The Sine Nomine approach to structuring the sandbox excels in campaigns that are a bit more wide open.  In a typical D&D "points of light" micro setting, where the group will return frequently to a single home base, laboriously clearing the nearby dungeon, the traditional sand box approach of highly detailed town maps and a carefully stocked local hex crawl is probably fine.

Where the Sine Nomine Red Tide approach shines is in a free-wheeling campaign that covers a lot of ground.  If you have a sprawling hex map with lots of places to go, this type of approach quickly generates the important characteristics of a location and provides practical advice on what's important to run adventures without wasting time on trivialities.  Similar to how Vornheim has provided simple tools for running adventures in a large, unmapped city, Red Tide offers tools for a loosely defined wide area sandbox.  Actually, the two products would be complementary; the DM could sketch out a distant city with Red Tide, using the tags to generate the idea behind some interesting city neighborhoods, and courts to generate the social centers of power.  Once the party gets there, Vornheim has lots of ideas for narrating travel, crossing neighborhoods, and managing spatial relations in a large unmapped city.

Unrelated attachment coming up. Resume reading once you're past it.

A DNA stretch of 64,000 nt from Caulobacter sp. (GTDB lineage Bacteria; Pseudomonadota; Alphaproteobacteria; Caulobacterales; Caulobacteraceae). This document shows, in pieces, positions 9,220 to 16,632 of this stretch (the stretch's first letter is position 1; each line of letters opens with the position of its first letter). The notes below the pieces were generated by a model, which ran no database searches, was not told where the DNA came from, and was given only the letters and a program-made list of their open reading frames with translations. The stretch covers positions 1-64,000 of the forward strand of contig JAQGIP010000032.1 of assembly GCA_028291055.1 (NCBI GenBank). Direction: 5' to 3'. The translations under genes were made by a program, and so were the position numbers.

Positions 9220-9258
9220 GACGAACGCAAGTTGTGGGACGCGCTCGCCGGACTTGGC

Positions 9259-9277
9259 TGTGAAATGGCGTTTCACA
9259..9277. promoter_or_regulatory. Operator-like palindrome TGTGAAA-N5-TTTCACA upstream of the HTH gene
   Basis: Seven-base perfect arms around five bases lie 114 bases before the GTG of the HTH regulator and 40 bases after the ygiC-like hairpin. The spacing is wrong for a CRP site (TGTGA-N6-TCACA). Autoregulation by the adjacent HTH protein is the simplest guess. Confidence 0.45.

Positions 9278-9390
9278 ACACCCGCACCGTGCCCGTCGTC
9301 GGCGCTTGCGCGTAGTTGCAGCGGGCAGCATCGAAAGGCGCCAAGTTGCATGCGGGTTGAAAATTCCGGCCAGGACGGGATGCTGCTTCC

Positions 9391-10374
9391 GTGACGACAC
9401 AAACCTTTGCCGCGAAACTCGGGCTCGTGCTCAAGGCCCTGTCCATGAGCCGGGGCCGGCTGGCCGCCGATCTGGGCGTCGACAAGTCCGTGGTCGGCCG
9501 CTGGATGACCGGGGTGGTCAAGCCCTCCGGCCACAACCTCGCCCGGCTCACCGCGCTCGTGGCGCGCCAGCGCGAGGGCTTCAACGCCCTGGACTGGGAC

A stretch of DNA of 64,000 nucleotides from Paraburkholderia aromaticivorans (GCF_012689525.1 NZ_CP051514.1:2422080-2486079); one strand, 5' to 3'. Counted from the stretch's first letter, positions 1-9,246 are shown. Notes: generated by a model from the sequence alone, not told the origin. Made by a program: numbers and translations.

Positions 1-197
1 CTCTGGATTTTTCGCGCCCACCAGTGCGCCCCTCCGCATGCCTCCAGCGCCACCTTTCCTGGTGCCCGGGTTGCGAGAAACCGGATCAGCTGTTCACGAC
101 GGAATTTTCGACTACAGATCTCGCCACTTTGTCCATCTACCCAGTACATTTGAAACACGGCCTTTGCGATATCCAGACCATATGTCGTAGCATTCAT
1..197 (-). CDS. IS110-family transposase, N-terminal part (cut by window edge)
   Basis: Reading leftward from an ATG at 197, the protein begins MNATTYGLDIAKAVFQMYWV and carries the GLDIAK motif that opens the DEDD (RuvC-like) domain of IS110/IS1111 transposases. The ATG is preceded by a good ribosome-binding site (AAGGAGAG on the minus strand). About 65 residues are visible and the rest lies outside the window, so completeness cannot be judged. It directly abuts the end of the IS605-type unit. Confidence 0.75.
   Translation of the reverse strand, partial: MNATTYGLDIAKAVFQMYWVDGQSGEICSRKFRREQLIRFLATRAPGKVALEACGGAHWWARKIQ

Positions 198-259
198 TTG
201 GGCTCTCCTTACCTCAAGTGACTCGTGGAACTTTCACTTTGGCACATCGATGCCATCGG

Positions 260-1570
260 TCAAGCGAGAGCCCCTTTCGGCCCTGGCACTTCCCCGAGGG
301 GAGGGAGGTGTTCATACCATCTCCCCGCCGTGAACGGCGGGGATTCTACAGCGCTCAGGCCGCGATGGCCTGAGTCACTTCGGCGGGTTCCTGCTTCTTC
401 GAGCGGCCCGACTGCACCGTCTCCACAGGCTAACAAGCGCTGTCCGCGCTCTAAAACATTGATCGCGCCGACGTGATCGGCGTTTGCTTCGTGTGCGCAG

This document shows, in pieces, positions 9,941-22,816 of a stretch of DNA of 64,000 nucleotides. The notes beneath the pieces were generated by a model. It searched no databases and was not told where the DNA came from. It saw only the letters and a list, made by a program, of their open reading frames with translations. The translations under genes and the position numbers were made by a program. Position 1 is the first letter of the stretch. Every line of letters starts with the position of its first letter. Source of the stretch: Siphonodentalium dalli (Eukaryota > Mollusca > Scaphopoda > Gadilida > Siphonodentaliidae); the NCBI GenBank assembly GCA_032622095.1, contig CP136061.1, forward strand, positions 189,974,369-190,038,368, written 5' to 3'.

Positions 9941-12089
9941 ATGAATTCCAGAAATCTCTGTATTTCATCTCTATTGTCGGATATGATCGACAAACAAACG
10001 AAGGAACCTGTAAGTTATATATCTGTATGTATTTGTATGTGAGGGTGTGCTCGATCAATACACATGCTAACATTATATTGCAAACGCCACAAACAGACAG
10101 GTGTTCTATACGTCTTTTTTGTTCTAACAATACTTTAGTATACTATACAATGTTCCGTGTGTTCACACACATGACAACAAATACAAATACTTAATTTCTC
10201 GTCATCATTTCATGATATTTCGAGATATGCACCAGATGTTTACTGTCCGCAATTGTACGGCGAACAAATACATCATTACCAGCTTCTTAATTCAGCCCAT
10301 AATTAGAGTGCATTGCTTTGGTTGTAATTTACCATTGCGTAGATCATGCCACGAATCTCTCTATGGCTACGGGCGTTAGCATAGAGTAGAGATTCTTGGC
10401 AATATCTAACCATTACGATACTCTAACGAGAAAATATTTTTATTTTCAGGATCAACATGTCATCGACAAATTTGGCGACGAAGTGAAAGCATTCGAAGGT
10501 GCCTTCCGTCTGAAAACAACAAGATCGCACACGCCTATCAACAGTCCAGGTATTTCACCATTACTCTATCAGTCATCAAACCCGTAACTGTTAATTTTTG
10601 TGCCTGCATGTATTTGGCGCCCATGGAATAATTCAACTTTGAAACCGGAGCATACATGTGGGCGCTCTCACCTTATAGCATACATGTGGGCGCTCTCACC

To provide a sense of sandbox scale, consider that the roots of the system come from the predecessor product, Stars Without Number, which details sandboxing in entire sectors of space.  The Red Tide setting involves a sprawling hex crawl across island chains and an archipelago - much larger than a points of light homebrew.  The Red Tide approach excels any time there's a lot of ground to cover.  I'd love to work on something similar for Gamma World or Mutant Future.  A post-apocalyptic world, where lucky characters might plunder ancient vehicles and start zooming around the landscape, is ideal for the Sine Nomine approach.

There's a fair amount of useful advice in the book on how to get started building the sandbox for the first game, managing it, and keeping track of information at the table - it's prosaic, but the advice on manila folders and sheets of paper and note keeping is down to earth and effective.  I've got a soft spot for improving information architecture, and could see myself adapting the Sine Nomine paper folder structure.  When creating a geographically diverse environment and allowing free travel, its invariable the group will head off the map; there's advice on content re-use and reskinning as well (some of which inspired recent discussions about Sandbox Triangles, and Quantum Ogres and Shell Games).

If you have a huge hex map, run a free wheeling campaign that includes lots of travel and covers a wide area - this is a resource you need to check out.  Even if you're running a standard sandbox, you might find these techniques enhance the quality of your designs by focusing your time.

I'll post an actual review of the Red Tide setting in the next day or so - the chapters on sandbox design are secondary to the fact that this is a published campaign setting, with maps, history, races, classes, new monsters, et al.  What is the Red Tide?  Tune in shortly.